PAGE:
Place: England - more specifically, Surrey and Devon
Research was made on websites about both the laws on child custody and on help available to families with a child with Down Syndrome, but I have found nothing to help me figure out whether or not some details I have thought up are anywhere near believable - if anyone could help, that would be brilliant!
The scenario: The parents of a child with Down Syndrome (residing in Devon) die suddenly. Her next of kin is an older half-sister (residing in Surrey) who was not aware of her existence until the police notified her their shared father's death. She is also the only relative the child has left who has not already declined to take her in.
- How much time would this sister have to put forward a request for her custody? I had her doing so about a week after getting the notice of what happened, but just asking to be on the safe side.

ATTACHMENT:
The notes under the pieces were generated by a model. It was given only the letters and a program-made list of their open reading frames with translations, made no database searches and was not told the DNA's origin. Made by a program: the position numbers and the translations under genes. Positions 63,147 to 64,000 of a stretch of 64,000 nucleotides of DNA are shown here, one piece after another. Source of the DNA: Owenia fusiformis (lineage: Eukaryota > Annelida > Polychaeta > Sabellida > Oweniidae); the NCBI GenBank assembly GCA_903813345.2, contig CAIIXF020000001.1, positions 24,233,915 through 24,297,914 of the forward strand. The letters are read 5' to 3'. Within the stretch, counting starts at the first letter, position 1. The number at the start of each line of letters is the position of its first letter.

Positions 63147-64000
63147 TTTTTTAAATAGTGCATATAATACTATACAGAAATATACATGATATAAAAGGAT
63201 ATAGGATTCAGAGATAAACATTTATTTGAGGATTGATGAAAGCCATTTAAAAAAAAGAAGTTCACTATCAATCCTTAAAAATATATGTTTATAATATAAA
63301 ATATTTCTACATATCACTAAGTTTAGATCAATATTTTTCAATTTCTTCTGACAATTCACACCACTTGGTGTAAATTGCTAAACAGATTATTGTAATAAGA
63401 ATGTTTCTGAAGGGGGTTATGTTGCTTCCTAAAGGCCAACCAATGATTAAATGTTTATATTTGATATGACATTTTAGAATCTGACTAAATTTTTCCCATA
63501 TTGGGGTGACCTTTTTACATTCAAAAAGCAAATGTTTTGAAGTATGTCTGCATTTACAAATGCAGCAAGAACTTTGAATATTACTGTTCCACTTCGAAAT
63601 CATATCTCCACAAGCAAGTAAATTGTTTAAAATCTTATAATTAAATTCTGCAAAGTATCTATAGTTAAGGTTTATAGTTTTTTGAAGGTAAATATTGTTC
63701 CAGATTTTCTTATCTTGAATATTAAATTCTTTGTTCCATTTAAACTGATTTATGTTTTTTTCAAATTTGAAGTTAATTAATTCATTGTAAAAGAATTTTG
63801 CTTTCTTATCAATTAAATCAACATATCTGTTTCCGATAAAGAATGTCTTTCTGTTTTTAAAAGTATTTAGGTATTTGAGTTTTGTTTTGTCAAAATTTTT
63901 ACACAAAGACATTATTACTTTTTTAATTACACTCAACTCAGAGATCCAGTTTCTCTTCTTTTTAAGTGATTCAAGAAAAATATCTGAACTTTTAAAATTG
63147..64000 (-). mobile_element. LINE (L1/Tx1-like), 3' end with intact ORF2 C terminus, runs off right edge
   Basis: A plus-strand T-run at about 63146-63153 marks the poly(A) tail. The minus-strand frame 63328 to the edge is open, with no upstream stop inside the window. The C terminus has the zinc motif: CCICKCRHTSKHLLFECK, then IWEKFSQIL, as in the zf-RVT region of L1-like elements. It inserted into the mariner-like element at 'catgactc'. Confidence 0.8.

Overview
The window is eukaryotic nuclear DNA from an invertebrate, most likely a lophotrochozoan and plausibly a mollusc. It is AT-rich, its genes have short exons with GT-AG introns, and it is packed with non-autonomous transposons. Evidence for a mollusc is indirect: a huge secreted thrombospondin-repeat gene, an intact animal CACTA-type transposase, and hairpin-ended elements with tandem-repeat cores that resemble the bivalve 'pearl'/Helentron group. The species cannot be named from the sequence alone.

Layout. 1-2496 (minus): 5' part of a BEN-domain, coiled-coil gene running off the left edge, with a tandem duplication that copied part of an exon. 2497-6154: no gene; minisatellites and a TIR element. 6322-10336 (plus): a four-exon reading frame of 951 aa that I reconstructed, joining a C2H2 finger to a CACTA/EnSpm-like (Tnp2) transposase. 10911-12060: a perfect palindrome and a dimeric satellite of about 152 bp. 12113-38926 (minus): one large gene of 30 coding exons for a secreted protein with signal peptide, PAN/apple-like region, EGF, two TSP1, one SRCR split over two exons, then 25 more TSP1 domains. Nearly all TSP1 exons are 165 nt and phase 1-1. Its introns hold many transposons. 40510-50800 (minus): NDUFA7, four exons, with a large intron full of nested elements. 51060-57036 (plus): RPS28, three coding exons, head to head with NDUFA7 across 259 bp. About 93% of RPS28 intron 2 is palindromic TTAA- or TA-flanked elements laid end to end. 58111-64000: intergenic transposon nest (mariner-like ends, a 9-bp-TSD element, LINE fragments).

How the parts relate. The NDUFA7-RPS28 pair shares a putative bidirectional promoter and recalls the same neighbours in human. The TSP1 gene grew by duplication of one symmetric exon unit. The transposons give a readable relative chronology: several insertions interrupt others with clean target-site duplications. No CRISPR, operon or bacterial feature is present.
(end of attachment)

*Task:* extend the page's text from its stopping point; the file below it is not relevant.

- Is it believable that the child would be staying at a children's home with social workers until her sister gets her custody?
- As the two are essentially strangers, would child services run a background check on said older sister? Would she need to meet the child with social workers present while being assessed? (She lives pretty far from where she is!)
- How much time would it reasonably take for the older sister to get custody and take her home, given that no criminal record came out of her background check, she gets along well with the child and no one else wants to have her custody?
- Is it believable that the older sister would be allowed to tell the child they are related when she believes it's the best moment to, as opposed to having to do so prior to the child moving in with her?
- As the child would be moving from Devon to Surrey, I assume social/educational services at both ends would be in touch so that those who followed the child until then could make recommendations (for example, tell them whether she had a support teacher back in Devon and if so for how many hours a week). Is that correct?
- I have read that children with Down Syndrome and their families are generally helped jointly by NHS, child and educational services. Would it be believable for a child with Down Syndrome to have an assigned social worker her aging parents can contact in case of need?
Any input would be much appreciated - thanks in advance!